Ultimately, there are only three outcomes for a hardware company: giving up, running out of money, or shipping. If you’re not feeling confident about our ability to ship you a great product, we understand - let us know and we’ll cancel your Glowforge right away.
Otherwise, we look forward to getting you your Glowforge later this year!
Indeed extremely similar. And you’ll find it similar to a ton of other startups, dare I say most. But there are huge differences between the 2 companies.
Glowforge has actual investors (as opposed to our purchases being used to fund the company). Glowforge, while still only pre-release and not fully functional, has actually shipped units.
These are significant differences that really, in my mind, make comparison between the two company’s situations come to a swift halt.
That’s not to say the Glowforge team can’t learn from Lily Robotics’ failure. There’s always something to be learned from failure. But comparing startup-to-startup here, to me, doesn’t seem worth the effort.
There are a lot of similarities; large pre-orders, venture funding backing ($15mil), slick marketing video. It does state they never shipped one unit, and there are probably 2 dozen or so total shipments so far on the GF.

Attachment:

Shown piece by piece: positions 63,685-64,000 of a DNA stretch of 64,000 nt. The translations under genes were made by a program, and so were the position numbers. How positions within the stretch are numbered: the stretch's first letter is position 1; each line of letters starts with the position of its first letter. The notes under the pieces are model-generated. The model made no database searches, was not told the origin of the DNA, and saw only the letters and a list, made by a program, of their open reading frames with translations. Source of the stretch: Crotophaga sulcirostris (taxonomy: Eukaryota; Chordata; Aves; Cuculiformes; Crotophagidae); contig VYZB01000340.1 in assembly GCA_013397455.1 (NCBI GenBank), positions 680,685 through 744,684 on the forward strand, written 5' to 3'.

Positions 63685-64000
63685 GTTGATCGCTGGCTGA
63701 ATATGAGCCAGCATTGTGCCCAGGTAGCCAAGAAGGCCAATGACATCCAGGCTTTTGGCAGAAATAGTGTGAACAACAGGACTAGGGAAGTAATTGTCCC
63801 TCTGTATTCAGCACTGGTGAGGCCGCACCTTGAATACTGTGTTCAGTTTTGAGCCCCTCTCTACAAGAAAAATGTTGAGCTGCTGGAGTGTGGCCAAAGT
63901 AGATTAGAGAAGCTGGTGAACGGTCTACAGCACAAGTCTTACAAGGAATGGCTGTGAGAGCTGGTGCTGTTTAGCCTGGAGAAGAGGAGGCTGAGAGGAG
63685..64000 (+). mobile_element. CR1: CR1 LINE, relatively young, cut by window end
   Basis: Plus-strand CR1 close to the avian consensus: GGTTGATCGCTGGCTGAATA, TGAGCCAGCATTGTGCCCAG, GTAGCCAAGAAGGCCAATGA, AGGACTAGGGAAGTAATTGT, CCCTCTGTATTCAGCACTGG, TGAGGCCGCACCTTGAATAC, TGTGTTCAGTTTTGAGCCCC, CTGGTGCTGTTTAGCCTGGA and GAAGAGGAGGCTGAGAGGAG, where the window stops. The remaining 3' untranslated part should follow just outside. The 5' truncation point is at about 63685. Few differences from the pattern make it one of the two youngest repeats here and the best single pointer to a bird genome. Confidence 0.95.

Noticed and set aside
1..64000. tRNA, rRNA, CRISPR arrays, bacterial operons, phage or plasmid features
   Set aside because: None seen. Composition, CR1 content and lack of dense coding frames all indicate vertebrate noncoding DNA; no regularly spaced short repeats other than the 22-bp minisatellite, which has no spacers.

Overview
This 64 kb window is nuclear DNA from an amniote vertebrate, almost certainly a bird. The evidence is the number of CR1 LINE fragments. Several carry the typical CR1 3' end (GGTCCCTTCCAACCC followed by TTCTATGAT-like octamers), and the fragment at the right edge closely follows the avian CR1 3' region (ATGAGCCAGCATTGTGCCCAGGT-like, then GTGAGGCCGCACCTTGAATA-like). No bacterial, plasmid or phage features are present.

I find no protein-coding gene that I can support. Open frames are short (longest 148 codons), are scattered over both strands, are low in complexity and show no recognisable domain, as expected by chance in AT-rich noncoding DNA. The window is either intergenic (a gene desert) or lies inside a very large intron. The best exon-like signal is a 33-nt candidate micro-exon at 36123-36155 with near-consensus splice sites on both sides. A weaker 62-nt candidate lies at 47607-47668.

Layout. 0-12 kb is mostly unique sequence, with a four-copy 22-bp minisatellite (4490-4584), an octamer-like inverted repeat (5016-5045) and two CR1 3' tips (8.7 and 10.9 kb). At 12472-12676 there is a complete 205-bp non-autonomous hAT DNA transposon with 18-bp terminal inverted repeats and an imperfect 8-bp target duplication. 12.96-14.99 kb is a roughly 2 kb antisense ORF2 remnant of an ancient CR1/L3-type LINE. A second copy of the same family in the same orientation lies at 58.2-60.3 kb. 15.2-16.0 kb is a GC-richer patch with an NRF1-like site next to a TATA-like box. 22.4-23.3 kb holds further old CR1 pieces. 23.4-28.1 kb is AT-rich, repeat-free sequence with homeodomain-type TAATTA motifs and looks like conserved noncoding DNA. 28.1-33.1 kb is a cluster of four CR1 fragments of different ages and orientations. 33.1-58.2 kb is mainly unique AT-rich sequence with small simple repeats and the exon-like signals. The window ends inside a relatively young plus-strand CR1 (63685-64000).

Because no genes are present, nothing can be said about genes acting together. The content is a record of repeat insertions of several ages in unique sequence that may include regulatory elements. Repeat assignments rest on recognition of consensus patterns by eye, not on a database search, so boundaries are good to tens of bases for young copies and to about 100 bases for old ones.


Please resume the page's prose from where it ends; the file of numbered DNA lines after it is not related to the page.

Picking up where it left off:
That the beta and pre-releases out there are a significant number - its a drop in the ocean compared to the total orders, but the challenges on ramping up to a significant volume are numerous. Without knowing the specifics of funding available and spent to overcome any manufacturing challenges, its hard to say, but I still have a high level of confidence that eventually we’ll get the GF.
Not that another round of investment should have ever been needed - I don’t know how much it was communicated either. At the end of the day, the expectation isn’t that after you pay for the item, that your delivery would be contingent on them asking for more money (either through investors or increasing the price of what you had agreed to pay already).
Having worked for startups before I have to slightly disagree with that. The company’s business plan will likely specify what milestones they’ll reach and when they’ll need the next series of financing. Some reasons they won’t get the money are possibly because the initial investors don’t want to fund that round or because the company wasn’t otherwise able to secure new investors for that round or because they didn’t reach their milestones so there’s no faith in the company. But just because they need the next round of financing, even if known up front, doesn’t mean they’ll get it.
You might disagree with it, but as a company that is selling a product, me as a customer does not expect that to happen. If you think the expectation should be there that there would be a second ask for more money to ship what you both had agreed to (in price and functionality), then it should be disclosed up front.
There should be no expectation that after you purchase something from a company, and they take your payment, that you should have to pay extra to get what was agreed to.